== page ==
Thursday, April 10, 2014

Kickass Queries Series! # 8 - Summer Heacock

Hey Peeps!

We're back with another edition of the Kickass Queries Series! This time, Summer Heacock (who you might recognize as @Fizzygrrl from Twitter) is sharing the query that won her offer of rep from Sarah LaPolla with Bradford Literary!

Summer's Query:
I am seeking representation for WITH A SHAKE OF HER HAIR, a women’s fiction manuscript complete at 81,000 words.

Ellie Donahue is drowning in Suburbia.  She is driving a beige mini-van and wondering where the twenty-year-old version of herself disappeared to.   The version that didn’t give a crap about high-fructose corn syrup and thought ramen noodles and beer was a balanced dinner.

Stuck in a predictable rut of routine Sunday night sex and Thursday night chicken, Ellie’s biggest concerns are running into meddlesome Sancti-mommies at the grocery store, or being forced by her nudist mother-in-law to listen to an AC/DC cover by her band, ‘The Noody Blues’ and trying to ignore the fact that they are indeed naked while singing it.

When confronted by her husband's infidelity with a coworker, Ellie is forced out of her rut and into a reality where she is torn between the temptation of an affair of her own with her daughter's delicious soccer coach or fighting for her rapidly crumbling marriage. With her life upside down, Ellie struggles to determine her next step, and finds herself longing for the predictability of Thursday night chicken.

G: How many manuscripts did you query prior to signing with your agent?

S: I queried three manuscripts before signing with my agent. Oddly enough, the MS I was signed with was the first MS I’d ever queried. It had been sitting all lonely on my laptop for a few years when I dusted it off, revised a bit, and ran with it.

G: How long did it take to write your query, and what things/steps do you think were most important to make it agent-ready?

S: My first query? Like, fifteen minutes because I was an actual idiot and had no idea what I was doing. My functional query that worked years later? I’m not entirely sure. I’d gone through maybe a dozen drafts of that query before I landed on what I thought would work.

When I look back on how this last version came about, the most important things to me were research and CPs. I spent a lot of time searching through “How To” query sites, and sent a loooot of variations to fellow queriers.

I can’t say it enough, in writing, you need people who will be honest with you. Someone who will tell you what is good, but also when you suck.

G: Tell us about your query style – do you approach your entire list of prospectives at once, or query in small batches and revise in between?

S: I like to think of my querying self as two different people. There was early on, excitable puppy Summer who wanted to get her book out into the world, and four years later Summer who, as such, did not have her head lodged securely up her ‘tocks.

I find that going in small batches works best. Especially at first. If you have a fairly high request rate, carry on. If you aren’t getting requests, revise.

I’ve done the “all in” all at once thing, and it was not what I would call my best choice.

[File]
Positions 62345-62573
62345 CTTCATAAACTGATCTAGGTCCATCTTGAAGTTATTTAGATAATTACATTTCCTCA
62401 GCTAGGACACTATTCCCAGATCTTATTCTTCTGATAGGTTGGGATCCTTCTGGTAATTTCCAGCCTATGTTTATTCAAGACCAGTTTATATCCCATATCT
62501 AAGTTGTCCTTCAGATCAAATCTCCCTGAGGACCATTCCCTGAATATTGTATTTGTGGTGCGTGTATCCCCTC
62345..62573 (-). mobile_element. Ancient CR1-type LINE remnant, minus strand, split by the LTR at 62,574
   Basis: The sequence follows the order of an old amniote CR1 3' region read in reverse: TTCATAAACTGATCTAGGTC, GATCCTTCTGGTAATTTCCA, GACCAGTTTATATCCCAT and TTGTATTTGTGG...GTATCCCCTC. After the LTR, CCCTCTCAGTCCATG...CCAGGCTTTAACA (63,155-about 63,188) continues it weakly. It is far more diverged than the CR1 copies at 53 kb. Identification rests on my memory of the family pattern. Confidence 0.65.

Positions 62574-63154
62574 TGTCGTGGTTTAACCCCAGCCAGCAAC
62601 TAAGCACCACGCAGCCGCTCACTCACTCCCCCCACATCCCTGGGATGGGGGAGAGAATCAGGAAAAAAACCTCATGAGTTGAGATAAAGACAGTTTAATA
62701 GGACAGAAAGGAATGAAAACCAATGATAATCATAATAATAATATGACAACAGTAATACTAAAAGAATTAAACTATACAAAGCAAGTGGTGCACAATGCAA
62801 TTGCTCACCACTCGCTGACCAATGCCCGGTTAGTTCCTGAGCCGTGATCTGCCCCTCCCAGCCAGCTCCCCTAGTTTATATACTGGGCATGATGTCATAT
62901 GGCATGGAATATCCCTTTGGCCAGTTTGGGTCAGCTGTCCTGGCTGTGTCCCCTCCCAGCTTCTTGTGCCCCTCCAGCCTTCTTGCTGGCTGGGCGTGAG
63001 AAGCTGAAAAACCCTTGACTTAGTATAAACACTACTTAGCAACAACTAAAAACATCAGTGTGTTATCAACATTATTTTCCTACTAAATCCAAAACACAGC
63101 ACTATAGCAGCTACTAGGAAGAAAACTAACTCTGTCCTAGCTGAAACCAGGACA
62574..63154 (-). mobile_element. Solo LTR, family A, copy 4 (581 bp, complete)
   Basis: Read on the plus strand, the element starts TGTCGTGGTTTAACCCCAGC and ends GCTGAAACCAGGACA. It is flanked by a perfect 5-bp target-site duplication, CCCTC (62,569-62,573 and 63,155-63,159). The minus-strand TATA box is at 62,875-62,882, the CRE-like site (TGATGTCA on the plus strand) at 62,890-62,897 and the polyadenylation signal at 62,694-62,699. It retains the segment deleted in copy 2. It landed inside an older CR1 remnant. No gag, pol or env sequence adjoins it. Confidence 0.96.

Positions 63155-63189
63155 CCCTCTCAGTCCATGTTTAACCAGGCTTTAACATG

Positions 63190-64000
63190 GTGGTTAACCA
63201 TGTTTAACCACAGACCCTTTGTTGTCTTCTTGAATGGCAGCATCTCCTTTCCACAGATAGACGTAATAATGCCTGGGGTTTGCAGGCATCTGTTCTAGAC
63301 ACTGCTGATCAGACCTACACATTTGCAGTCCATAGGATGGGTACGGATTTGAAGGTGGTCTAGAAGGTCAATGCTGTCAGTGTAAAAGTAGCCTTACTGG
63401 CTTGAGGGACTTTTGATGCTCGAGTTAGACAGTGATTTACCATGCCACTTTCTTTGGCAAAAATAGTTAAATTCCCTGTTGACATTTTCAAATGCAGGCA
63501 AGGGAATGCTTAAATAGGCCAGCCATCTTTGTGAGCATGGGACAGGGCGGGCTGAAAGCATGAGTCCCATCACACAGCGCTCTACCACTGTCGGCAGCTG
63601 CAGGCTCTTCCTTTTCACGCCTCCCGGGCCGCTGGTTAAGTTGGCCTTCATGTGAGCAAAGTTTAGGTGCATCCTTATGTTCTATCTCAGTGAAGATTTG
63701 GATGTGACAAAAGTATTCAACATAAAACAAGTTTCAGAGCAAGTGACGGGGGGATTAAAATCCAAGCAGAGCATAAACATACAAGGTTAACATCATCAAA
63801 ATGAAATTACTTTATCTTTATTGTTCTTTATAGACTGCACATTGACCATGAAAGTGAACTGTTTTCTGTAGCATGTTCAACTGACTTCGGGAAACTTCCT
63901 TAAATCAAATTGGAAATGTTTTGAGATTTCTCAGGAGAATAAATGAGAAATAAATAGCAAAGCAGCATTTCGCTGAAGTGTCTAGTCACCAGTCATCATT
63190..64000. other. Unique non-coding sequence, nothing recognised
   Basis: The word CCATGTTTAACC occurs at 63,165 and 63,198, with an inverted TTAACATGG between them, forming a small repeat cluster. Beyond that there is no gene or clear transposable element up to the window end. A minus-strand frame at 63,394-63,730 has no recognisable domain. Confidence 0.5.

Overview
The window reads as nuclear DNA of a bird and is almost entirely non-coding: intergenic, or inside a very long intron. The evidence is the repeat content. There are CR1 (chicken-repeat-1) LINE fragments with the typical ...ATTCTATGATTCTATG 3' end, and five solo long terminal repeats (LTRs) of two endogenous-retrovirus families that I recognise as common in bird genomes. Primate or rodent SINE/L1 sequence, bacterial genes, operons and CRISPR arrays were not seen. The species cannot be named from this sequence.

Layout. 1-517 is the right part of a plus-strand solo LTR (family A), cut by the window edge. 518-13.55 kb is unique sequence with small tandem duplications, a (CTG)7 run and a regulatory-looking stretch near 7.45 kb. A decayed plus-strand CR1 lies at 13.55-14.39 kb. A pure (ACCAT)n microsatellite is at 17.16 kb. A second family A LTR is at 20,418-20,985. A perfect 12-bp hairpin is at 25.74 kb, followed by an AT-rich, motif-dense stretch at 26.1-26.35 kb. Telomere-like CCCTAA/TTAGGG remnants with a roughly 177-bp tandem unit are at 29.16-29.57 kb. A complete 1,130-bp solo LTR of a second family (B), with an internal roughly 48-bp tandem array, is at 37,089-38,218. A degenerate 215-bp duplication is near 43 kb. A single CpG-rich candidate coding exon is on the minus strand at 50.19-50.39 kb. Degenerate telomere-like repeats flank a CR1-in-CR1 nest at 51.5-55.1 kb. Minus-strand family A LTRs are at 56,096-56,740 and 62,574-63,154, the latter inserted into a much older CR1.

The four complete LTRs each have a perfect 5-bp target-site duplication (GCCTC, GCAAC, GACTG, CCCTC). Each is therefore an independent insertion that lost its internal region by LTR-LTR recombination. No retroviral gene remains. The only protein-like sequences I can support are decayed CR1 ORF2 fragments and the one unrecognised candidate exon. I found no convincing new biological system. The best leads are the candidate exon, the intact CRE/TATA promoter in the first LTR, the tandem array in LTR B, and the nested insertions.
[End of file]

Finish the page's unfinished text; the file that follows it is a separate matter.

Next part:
G: Now the fun part – what was “the call” like? How did you know your agent was the right person to represent your project?

S: I’d had a list of agents that had my work at the time, and I knew I was getting close to The Call. I had my favorites, ones that I would have sold a kidney to get an offer from. I was doing R&R’s for seven of them by the end.

But I swooned for Sarah when she sent me her notes requesting an R&R. I quite literally bounced up and down squealing as I read those notes. “OH MY GOSH SHE GETS MEEEEEEEEE!” is what my poor husband heard from across the house.

When we had The Call, I was already pretty smitten kitten for her. I tried to play it all cool like, “Thank you, this is wonderful. I’ll have my answer to you in 24 hours.”

Exactly 26 minutes later I called her back and accepted. Because I am a smooth mofo.

G: If you could give one piece of advice to authors seeking publication, what would it be?

S: Wear a helmet.

Okay, perhaps something a little less ominous.

Surround yourself with people who are doing what you do, either in real life or online. Going through the fresh hell that is the road to publishing sucks a lot less when someone is walking that brimstone sidewalk with you. You will learn more, experience more, and come out a stronger writer in the end.

But like, seriously though on the helmet.

Thank you for sharing your hilarious query and story with us, Summer! Best of luck with SHAKE and all your writing endeavors!

Summer has been writing for fifteen years, and for the last eight years has been featured in her local paper, "Our Home Town", as the head writer for the Reviews and Opinions column. Her training is in Psychology and Creative Writing, and she also has a strong background in Theater and Stand-Up Comedy, a combination of experiences that I have been very helpful when writing. She is a stay-at-home-mother of two and is in the process of writing her next novel. You can follow her journey on her blog, Twitter, and Facebook.


  1. That is a great query! There is so much voice in it. And the mother-in-law's band made me laugh out loud!